detar che ma la num shukpa-am (DE LTAR BYE MA LA SNUM ZHUGS PA’AM)–if you have sand and you drip oil on it … In America, in the car fixing places, the oil will get on the floor, and it becomes very slippery, so they will spread sand on the floor. The sand will absorb the oil. And that’s one example for how the consciousness absorbs the imprint. shok bu la tel tse gyabpa (SHOG BU LA THEL TSE BRGYAB PA)–tel tse (THEL TSE) Right here, yeah, good, you don’t know.

I’ll give you another Tibetan word: chakya (PHYAG RGYA). Yeah. What’s the real meaning of mudra? This is twenty dollars. Okay, twenty dollars. tel tse is the other word for “stamp.” In the old days, the great emperors would stamp the paper with their seal. That’s another example for how the seed is imprinted on the mind. le kyi bakchak gupa (LAS KYI BAG CHAGS BSGOS PA). gupa (BSGOS PA) here is an unusual Tibetan word. But it’s an important word in the study of seeds. It almost means like, if you take a jasmine flower, and you wipe it on your clothes, then that smell will get into the cloth. What’s another good word? It gets “imbued,” “infused.” The smell gets infused.

So you can say “imprinted.” Or you can say “infused.” shakpa la (BZHAG PA LA)–then that seed needs water and fertilizer, which is two kinds of desire: link number eight and link number nine. We’ll talk about those two kinds of desire later, because they’re not really desire. But link number eight and link number nine, they take the seed from link number two, which was infused into link number three: your mind. They water it, they give it fertilizer, and then that karma becomes extremely powerful. We’ll talk about it later.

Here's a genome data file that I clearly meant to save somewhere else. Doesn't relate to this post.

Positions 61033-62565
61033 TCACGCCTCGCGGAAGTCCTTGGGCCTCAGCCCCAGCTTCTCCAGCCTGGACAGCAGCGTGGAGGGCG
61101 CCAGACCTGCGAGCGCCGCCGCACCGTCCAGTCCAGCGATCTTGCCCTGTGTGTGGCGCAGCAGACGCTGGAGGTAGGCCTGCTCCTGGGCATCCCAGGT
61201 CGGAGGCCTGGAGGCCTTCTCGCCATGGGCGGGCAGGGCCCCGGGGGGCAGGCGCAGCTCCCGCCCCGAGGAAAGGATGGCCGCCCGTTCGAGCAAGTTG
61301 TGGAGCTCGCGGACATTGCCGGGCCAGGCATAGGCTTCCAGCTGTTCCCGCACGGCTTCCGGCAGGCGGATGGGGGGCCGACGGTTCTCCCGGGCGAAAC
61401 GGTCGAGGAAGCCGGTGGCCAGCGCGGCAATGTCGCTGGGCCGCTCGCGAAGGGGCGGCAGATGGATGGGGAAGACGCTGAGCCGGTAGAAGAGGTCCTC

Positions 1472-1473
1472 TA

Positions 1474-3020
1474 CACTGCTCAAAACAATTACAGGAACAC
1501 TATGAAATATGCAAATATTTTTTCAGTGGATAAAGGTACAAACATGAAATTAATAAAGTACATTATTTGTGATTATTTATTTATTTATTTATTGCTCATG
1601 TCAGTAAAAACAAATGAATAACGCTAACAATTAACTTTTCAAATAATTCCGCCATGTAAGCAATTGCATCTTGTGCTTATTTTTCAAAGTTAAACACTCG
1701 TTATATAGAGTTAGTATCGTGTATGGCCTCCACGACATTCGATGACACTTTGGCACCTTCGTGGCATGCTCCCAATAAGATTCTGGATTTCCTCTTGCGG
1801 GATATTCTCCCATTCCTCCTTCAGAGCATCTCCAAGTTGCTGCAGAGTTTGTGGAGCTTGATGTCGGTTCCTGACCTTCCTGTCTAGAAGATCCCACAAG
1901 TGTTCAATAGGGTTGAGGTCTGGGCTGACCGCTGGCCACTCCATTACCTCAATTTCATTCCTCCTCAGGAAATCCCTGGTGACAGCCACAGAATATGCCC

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We’re going to go to link number four. This is called nama rupa: name and form. The image is two guys in a boat. If you remember in link number three, your mind was entering your mother’s womb or into an egg, things like that. But talking about normal human birth, shipa ming suk la ngel kye kyi wang du je na (BZHI PA MING GZUGS LA MNGAL SKYES KYI DBANG DU BYAS NA)–if we’re going to talk about link number four–name and form–let’s stick to people who are born from a womb.

When you say “name,” it’s really a reference to the four of the five parts of a person. So in English, we say “body and mind.” But in Buddhism, we say “the five parts.” Normally in English, we would just say “body and mind”–the physical part and the mental part. But in Buddhism, we divide body and mind into five parts. So four of them are called ming shiy pungpo (MING BZHI’I PHUNG PO), which means “the part of you which is called ‘name’.” Four of the five parts are included into the “name” when you say “name and form.”